Electrical characterization of semiconducting diamond thin films and single crystals
Naturally occurring semiconducting single crystal (type IIb) diamonds and boron doped polycrystalline thin films were characterized by differential capacitance-voltage and Hall effect measurements, as well as secondary ion mass spectroscopy (SIMS). Results for natural diamonds indicated that the average compensation for a type IIb diamond was >17%. Mobilities for the natural crystals varied between 130 and 564 cm2/V·s at room temperature. The uncompensated dopant concentration obtained by C-V measurements (2.8 ± 0.1 × 1016 cm-3) was consistent with the atomic B concentration measured by SIMS performed on similar samples (3.0 ± 1.5 x 1016 cm-3). Measurement of barrier heights for three different metals (platinum, gold, and aluminum) found essentially the same value of 2.3 ± 0.1 eV in each case, indicating that the Fermi level was pinned at the diamond surface. Polycrystalline semiconducting diamond thin films demonstrated a complex carrier concentration behavior as a function of dopant density. This behavior may be understood in terms of a grain boundary model previously developed for polycrystalline silicon, or by considering a combination of compensation and impurity band conduction effects. The highest mobility measured for a polycrystalline sample was 10 cm2/V·s, indicating that electrical transport in the polycrystalline material was significantly degraded relative to the single crystal samples. © 1993 The Mineral,Metal & Materials Society,Inc.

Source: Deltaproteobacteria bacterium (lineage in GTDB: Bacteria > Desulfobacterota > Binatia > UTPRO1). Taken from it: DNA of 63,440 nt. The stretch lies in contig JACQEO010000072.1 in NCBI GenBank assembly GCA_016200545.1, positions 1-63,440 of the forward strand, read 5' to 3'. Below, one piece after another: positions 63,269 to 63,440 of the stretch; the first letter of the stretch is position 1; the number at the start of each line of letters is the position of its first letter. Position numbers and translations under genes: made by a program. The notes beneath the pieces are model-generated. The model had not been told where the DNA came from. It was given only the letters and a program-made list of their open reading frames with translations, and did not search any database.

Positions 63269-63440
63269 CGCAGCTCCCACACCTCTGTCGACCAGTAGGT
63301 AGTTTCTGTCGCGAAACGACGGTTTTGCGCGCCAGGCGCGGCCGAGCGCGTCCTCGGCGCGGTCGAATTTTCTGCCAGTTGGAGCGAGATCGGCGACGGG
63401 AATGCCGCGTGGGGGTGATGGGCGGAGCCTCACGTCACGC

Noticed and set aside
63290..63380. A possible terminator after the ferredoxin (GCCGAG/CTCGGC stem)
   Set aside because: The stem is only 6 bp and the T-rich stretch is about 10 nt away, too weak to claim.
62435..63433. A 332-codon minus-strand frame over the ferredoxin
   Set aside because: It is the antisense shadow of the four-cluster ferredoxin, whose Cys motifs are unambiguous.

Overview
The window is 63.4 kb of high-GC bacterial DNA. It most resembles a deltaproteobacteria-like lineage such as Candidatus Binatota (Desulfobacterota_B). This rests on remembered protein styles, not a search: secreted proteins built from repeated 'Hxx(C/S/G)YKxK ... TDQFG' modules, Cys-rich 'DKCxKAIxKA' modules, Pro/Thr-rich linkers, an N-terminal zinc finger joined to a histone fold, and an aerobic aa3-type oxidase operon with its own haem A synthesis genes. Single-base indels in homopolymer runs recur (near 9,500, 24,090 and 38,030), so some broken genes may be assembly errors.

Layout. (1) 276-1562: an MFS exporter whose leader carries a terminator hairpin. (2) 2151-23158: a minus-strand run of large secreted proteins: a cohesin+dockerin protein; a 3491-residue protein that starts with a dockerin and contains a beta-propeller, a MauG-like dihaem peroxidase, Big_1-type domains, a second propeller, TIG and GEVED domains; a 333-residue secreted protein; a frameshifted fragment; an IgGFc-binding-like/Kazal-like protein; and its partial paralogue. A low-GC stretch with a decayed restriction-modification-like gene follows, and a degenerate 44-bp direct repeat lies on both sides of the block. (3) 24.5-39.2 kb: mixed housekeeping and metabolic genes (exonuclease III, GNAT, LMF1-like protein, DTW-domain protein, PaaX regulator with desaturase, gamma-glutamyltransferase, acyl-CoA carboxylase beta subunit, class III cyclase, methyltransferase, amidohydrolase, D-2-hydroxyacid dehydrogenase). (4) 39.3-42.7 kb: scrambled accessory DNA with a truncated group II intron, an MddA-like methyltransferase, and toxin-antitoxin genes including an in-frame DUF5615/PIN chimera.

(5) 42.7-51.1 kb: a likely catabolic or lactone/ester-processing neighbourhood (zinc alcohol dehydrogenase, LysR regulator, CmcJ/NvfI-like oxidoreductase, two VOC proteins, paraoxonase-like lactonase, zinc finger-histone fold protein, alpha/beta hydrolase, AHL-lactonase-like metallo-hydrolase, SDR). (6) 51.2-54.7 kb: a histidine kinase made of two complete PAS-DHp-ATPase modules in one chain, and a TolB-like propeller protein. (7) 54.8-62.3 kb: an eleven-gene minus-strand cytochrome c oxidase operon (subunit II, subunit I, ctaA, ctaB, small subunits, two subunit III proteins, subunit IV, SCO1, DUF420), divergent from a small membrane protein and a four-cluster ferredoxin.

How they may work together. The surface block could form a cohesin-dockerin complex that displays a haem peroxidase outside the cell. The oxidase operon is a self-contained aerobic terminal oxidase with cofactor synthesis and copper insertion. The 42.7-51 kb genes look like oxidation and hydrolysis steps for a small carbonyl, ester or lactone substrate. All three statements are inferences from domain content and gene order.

Von Windheim, JA; Venkatesan, V; Malta, DM; Das, K
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